Meet Jim. He’s an American expat living in Australia working at Red Guava. But I’ll let him tell you more about himself rather than me going on and on in the intro.
Tell us a little about yourself.
My Name is Jim, and I’m a husband and soon-to-be father, and an American ex-pat living in Australia. I’m part of the awesome team over at Red Guava – the company behind Cliniko.
Unofficially my title is “Vampire Hunter”, but officially we don’t have job titles, so really everyone wears whatever hat is needed at the time. I do spend most of my day offering support to our wonderful customers, whether it’s over the phone, Skype, email, or anything else.
How did you get into customer support?
I’ve been doing support in one form or fashion since I was in high school, working the service counter at a local supermarket. I’ve also always had a huge fascination with software, so when Joel approached me to be Cliniko’s first “Support person”, I discovered a way to blend my two passions.
What’s one app that you couldn’t do without?
I couldn’t do without a lot of my apps… though I think our Hubot named Red Yoda is quickly becoming my favourite one.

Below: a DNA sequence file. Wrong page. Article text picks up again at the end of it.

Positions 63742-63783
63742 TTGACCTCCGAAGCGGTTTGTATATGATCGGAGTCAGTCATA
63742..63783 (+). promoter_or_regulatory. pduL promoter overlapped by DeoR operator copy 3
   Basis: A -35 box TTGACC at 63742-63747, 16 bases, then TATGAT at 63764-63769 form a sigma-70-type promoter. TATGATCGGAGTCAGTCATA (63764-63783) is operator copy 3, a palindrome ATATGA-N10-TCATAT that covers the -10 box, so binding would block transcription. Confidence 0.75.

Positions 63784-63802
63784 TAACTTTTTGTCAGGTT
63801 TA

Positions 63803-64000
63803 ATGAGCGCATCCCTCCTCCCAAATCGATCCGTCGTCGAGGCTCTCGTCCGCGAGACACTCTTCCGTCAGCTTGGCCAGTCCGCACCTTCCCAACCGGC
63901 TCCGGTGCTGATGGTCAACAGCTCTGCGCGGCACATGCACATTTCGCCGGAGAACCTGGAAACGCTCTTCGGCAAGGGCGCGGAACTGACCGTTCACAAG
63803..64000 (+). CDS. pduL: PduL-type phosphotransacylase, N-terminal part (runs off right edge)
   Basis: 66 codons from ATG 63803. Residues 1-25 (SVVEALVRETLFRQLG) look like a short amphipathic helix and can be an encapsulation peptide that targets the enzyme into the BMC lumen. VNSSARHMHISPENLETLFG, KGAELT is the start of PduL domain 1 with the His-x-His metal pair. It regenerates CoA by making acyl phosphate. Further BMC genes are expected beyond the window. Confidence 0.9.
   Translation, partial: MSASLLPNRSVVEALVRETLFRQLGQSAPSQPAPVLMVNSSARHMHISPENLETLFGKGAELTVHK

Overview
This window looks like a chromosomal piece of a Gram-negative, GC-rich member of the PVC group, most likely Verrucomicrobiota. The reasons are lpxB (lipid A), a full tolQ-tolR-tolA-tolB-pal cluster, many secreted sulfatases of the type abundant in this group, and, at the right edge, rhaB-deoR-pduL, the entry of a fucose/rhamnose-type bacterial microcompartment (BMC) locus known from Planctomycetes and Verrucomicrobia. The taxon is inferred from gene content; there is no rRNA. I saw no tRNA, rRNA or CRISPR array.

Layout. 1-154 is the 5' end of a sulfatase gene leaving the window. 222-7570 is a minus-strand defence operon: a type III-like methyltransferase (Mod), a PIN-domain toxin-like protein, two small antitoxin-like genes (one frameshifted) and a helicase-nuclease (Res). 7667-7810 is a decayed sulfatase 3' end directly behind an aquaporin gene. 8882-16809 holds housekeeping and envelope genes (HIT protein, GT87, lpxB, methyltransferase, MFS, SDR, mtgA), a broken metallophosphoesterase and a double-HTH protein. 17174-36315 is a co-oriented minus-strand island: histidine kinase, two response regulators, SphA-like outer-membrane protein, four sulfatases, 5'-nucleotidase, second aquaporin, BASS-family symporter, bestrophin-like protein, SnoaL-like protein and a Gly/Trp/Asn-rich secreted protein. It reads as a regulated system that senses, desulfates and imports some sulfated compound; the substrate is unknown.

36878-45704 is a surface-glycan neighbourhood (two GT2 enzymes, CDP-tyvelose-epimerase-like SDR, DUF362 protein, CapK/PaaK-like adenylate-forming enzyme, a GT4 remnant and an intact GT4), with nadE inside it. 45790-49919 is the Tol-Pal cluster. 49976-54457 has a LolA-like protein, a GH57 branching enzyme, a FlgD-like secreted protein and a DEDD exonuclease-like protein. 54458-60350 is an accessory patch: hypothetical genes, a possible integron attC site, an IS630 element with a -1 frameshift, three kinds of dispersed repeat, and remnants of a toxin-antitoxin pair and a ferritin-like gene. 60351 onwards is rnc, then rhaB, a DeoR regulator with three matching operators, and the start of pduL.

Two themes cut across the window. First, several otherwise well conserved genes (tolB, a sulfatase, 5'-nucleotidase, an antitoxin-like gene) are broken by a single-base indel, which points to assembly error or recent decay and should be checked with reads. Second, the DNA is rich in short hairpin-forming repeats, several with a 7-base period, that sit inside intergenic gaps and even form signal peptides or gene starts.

For those who don’t know, Hubot is an open-source robot program for Campfire. We use it for a variety of tasks, mostly centred around our development cycle – we use it to run tests and deploy, restart the servers and monitor errors. We also use it to keep up to date on in-bound communication, and are looking to keep expanding it to cover more and more.
Who said Skynet had to be scary??
How do you handle feature requests that you know aren’t going to make it into your product?
You NEED to be honest with your customers/potential customers. If something isn’t going to make it, you need to let them know so they can plan accordingly. That even goes for things you would like to add, but aren’t likely to get to in the next 6 months/year. Generally speaking if it’s something we want to add and plan on soon, then I’ll tell people that. If it’s something we don’t plan on, or won’t be seeing soon, I’ll mention a good alternative for them (if it exists).
Give us your best piece of advice for people who want to be a customer support pro.
Remember that each and every person is contacting you because they have a problem that needs to be solved. They might not know what their problem actually is, and they might be saying things in a way that doesn’t convey their problem at all, but that doesn’t change the fact that they need your help. The art of Customer Support focuses on working with that customer to establish what the issue is and how you can lead them to a solution.
This is part of our new Customer Support Pros series.
Know someone who’s a support pro? Drop me a line about them!
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